"If it's the Sphinx, it stinks." This, of course, refers to the logo that graces Hollywood Pictures. Champions of such filmic gems as Encino Man, Super Mario Brothers, An American Werewolf in Paris and Swing Kids, the Disney sub-studio spent much of the '90s producing a staggering list of cinematic dreck. To be fair, there were a few distinguished releases (The Sixth Sense and Quiz Show, to name two) but if The Invisible is any indication of their plans for the new millennium, those successes were a brief respite from an allergy to quality.
A remake of a 2002 Swedish thriller, this Dawson's Creek meets Ghost melodrama sneaks into theaters the week before Spider-man 3 and surprise, surprise unscreened by critics. It's pretty clear the studio has little faith in recouping its investment and one can only assume it was put into production as a favor to director David Goyer, one of Hollywood's top screenwriters. Though Ann Arbor's native son may have a knack for goth-action scripts he penned Batman Begins, Blade and the super nifty sci-fi Dark City his skills behind the camera leave a little something to be desired.
Nick Powell (Justin Chatwin) is a sensitive rich kid who runs afoul of high school bad-girl Annie Newton (Margarita Levieva) and ends up beaten and left for dead in a sewer drain. Caught between life and death, Nick is invisible, unable to interact with those around him. Or can he? As the clock counts down to his final demise, the mopey teen struggles to reach his would-be killer and convince her to save his life.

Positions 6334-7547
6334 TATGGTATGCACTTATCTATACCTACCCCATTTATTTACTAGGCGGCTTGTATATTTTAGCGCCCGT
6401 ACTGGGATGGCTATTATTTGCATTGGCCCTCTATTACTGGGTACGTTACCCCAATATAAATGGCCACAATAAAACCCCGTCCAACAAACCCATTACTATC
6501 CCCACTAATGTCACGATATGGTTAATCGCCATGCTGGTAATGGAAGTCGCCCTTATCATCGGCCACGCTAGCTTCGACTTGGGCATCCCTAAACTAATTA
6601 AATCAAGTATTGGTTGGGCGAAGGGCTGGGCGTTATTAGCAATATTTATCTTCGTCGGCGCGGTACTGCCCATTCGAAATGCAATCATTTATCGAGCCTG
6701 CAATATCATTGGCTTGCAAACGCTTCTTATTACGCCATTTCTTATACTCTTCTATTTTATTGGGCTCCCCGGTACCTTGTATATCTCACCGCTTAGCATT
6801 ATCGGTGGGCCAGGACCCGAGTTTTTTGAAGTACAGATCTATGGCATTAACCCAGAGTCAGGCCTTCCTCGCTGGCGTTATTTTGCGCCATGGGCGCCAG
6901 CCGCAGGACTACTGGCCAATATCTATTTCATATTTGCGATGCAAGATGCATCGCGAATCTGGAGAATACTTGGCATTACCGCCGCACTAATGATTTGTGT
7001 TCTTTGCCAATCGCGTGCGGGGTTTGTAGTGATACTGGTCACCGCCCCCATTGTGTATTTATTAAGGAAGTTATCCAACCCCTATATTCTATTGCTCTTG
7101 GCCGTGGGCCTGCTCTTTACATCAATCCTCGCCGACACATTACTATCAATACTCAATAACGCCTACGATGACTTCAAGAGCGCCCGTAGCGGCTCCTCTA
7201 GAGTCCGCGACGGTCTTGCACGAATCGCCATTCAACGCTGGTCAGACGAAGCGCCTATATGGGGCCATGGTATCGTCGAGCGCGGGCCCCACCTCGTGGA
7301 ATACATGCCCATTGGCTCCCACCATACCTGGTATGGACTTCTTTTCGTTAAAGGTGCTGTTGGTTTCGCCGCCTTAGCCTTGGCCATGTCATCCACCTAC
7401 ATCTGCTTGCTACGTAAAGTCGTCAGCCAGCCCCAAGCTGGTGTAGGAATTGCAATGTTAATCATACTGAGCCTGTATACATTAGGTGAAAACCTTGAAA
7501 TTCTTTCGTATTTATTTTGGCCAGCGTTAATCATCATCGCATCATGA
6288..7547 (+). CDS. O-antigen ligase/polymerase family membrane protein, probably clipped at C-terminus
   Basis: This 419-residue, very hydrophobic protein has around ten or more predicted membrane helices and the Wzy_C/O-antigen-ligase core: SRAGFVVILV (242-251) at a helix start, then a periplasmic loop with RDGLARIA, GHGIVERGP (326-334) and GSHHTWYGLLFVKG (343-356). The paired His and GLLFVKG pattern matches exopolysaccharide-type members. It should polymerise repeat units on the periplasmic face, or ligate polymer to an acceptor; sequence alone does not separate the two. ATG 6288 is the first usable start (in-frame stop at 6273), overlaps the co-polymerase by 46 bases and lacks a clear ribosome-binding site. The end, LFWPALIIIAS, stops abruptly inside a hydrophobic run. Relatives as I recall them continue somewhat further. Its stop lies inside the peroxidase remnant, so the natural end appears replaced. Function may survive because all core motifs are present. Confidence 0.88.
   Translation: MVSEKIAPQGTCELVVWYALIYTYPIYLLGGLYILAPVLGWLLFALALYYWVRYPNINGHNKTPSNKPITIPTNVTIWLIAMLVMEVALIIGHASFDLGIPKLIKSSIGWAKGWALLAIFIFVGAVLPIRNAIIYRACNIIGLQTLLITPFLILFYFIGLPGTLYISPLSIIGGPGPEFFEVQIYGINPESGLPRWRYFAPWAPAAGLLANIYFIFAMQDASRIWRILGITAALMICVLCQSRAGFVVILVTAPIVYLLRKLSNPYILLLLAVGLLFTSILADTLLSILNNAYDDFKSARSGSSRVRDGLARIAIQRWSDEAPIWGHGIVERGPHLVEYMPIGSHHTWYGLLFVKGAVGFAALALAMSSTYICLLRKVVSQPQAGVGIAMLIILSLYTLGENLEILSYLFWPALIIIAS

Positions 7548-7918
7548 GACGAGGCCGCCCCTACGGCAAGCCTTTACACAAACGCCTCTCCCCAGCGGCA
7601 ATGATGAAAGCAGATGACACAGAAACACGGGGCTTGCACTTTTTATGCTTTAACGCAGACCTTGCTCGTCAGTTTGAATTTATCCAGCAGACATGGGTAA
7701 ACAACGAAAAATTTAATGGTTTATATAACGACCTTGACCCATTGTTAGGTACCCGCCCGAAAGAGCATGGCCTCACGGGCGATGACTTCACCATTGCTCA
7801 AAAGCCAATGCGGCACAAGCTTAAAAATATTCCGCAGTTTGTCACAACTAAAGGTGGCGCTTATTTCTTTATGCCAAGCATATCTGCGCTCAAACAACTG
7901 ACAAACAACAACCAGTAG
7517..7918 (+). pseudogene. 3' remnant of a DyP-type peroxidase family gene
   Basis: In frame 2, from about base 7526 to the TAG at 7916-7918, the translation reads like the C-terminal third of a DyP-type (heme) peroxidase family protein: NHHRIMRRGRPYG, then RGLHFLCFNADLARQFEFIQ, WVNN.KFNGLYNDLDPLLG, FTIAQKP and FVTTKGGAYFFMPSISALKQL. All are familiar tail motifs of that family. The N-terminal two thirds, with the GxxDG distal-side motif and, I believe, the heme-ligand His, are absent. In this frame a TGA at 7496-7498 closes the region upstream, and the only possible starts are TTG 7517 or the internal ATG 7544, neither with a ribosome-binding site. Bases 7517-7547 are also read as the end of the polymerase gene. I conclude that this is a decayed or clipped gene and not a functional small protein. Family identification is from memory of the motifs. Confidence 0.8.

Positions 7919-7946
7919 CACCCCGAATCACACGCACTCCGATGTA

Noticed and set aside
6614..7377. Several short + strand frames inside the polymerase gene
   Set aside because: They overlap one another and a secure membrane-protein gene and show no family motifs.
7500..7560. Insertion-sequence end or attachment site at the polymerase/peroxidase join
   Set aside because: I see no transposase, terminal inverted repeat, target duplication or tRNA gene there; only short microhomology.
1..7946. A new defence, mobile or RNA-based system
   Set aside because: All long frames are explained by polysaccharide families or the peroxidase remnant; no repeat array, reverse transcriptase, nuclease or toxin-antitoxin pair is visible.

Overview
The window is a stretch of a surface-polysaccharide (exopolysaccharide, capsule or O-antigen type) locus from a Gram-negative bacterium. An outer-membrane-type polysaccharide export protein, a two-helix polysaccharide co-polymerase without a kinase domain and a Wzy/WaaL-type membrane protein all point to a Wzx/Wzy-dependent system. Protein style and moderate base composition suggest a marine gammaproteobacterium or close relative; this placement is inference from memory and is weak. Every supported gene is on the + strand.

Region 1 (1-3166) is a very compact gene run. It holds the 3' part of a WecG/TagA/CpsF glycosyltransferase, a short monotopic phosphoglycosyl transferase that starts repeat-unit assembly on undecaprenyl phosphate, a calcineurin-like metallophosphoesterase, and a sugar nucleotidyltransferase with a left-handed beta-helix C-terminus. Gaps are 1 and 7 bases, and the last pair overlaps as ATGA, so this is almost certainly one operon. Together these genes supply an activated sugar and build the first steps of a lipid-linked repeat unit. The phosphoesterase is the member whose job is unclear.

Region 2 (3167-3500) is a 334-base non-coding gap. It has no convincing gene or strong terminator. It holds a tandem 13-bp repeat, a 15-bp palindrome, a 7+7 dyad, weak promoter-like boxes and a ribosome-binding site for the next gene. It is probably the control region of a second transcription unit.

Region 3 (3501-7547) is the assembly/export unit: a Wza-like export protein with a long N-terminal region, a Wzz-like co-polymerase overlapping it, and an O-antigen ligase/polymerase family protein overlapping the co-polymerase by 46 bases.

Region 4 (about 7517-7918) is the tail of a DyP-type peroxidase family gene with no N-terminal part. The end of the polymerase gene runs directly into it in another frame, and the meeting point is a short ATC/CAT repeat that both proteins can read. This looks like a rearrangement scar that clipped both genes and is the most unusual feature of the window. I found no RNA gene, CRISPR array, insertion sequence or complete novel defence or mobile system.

Unable to decide whether it's a supernatural suspense or an otherworldly love story, The Invisible, like its injured protagonist, barely has a pulse, even though Goyer fills the screen with moody camerawork, lush settings and generic movie moments. Drenched in earnest pop-rock, the effort plays more like a sulky music video than a full-fledged thriller. Why have Nick or Annie say anything revealing or meaningful when we can play this bitchin' tune by A Perfect Circle?
The script, which had the potential to forge an interesting teen Twilight Zone vibe, is muddled, illogical and dramatically inert. Despite its paranormal affectations, it has no interest in scaring us and we already know who tried to kill Nick, so there's no mystery to be solved. Screenwriters Mick Davis and Christine Roum struggle to give their story relevance by suggesting Nick and Annie were lost souls before the supernatural stuff kicked in, but the characters are so empty and whiny we just don't care. Essentially they've written an after-school special for kids who are into emo-rock.
The cast is filled with unknowns destined for supporting roles on TV. Chatwin, who played Tom Cruise's son in War of the Worlds, is appropriately sullen but hardly memorable. Levieva, dressed in a black wool hat and hoodie, is Disney's version of a teen on the edge. Even Marcia Gay Harden sleepwalks through her thankless role as Nick's mom, barely mustering enough energy for her predictable breakdown.
Even though The Invisible fails on just about every level, it moves quickly enough to keep from being truly awful. Small consolation when you've got a title that's tailor-made for snide critical remarks like: "Disappearing soon from a theater near you."
Jeff Meyers writes about film for Metro Times. Send comments to firstname.lastname@example.org.